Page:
A borough war hero has shared his remarkable tale of D-Day heroism in which he saved dozens of lives.
Herbert Holcroft, known as Bert, shared his story with Wrightington, Wigan and Leigh (WWL) governor and hospital Radio Wrightington presenter Veronika Stevens, revealing insight into his time as a sailor.
Now 93, Bert was just 17 years old when he joined the Royal Navy and by age 20 was serving on the naval warship HMS Petunia.
It was aboard this ship that Bert helped to save the lives of 60 soldiers when an American ship struck a mine during the invasion of Normandy.
As the stranded American soldiers came aboard HMS Petunia, their commanding officer ordered them to storm the beach, despite them not having any weapons.
And as those 60 soldiers followed orders, many of the unarmed men were lost on the beach.
It was an experience that stayed with Bert for the rest of his life.
“I only wish that more of them would have lived, but they lived in me.” he said.
During his service Bert was also involved in a near miss when two enemy torpedoes were fired at the ship he was serving on.
In his interview with Veronika, Bert recalled his thoughts and feelings during those moments and the prayer he said as the torpedoes hit: “When you say a prayer the whole earth vanishes and you only wish and hope that you’d been a good guy.”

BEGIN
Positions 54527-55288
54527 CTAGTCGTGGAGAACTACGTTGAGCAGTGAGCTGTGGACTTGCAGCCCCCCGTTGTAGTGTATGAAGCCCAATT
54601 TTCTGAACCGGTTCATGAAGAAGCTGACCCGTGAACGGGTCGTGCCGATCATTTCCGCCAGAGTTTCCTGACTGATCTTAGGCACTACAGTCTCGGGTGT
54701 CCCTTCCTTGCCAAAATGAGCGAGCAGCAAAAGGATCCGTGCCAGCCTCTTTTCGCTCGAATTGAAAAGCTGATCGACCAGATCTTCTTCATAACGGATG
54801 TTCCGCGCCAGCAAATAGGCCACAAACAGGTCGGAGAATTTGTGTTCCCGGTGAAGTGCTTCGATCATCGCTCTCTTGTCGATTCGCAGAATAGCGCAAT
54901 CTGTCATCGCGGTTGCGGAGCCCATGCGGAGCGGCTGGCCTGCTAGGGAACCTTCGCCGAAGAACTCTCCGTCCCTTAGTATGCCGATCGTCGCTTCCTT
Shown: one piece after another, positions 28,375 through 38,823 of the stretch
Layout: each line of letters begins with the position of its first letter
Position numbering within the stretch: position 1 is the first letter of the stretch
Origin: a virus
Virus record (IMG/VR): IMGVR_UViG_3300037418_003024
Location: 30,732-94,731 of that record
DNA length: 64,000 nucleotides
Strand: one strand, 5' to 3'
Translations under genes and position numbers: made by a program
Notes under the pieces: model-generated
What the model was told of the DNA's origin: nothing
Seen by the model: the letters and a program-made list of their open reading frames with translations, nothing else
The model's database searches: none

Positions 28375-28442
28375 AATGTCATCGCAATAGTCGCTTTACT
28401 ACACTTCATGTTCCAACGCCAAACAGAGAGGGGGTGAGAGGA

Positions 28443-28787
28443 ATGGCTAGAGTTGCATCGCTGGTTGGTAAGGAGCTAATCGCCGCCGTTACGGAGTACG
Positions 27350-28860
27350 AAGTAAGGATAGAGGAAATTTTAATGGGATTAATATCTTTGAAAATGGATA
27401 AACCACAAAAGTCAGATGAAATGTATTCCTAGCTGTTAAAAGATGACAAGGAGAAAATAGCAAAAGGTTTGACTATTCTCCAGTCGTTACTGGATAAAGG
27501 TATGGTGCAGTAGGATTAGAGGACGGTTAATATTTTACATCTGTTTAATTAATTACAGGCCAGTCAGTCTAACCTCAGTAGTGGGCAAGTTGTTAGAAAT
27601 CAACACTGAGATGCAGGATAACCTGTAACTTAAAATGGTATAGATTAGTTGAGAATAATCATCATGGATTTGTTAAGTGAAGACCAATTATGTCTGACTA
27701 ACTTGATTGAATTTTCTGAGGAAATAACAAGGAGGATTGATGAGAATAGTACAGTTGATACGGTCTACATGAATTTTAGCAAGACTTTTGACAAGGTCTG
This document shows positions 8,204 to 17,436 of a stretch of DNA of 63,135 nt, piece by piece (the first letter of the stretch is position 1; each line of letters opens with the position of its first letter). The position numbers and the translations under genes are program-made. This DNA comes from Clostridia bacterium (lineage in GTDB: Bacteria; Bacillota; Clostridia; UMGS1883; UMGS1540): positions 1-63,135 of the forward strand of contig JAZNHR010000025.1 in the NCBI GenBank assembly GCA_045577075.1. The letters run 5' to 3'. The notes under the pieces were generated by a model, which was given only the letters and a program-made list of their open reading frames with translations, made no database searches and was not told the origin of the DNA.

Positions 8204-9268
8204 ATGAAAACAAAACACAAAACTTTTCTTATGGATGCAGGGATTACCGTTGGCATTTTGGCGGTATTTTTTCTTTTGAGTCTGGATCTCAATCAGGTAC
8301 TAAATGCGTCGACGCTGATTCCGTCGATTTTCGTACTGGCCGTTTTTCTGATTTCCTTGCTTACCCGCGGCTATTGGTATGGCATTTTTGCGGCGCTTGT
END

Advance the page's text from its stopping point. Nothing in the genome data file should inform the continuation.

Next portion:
His time serving in the Royal Navy during the war was difficult for Bert to come to terms with.
His experiences were so horrific it was 12 years before he felt able to discuss his experiences with others.
He said: “I cried for days and weeks because I had lived and others hadn’t.”
But Bert has since been able to appreciate his own efforts saying: “I did feel that I did some good somewhere.”
His efforts were also recognised in 2016 when Bert received France’s highest military honour, the Légion d’Honneur.
As part of WWL’s involvement in The Veterans Covenant Hospital Alliance (VCHA), and its commendation as a Veteran Aware Hospital, a red poppy is placed on those patient’s boards who are veterans or serving members of the armed forces.
This acts as a prompt for staff, patients and visitors to engage and acknowledge their service, while also helping to ensure that those patients have access to specific support information and prompt any necessary referrals to specific veteran care providers.
On hearing Bert’s story Lesley Holding, WWL’s armed forces champion, said: “Hearing Bert’s amazing account of his experiences in service brings home the importance of veterans having the opportunity to share their stories.
“As well as hopefully helping them to process and understand their experiences, it also allows staff who care for them to get a glimpse into their experiences in service. This helps to provide a holistic picture of the veteran rather than seeing and treating only their obvious symptoms.”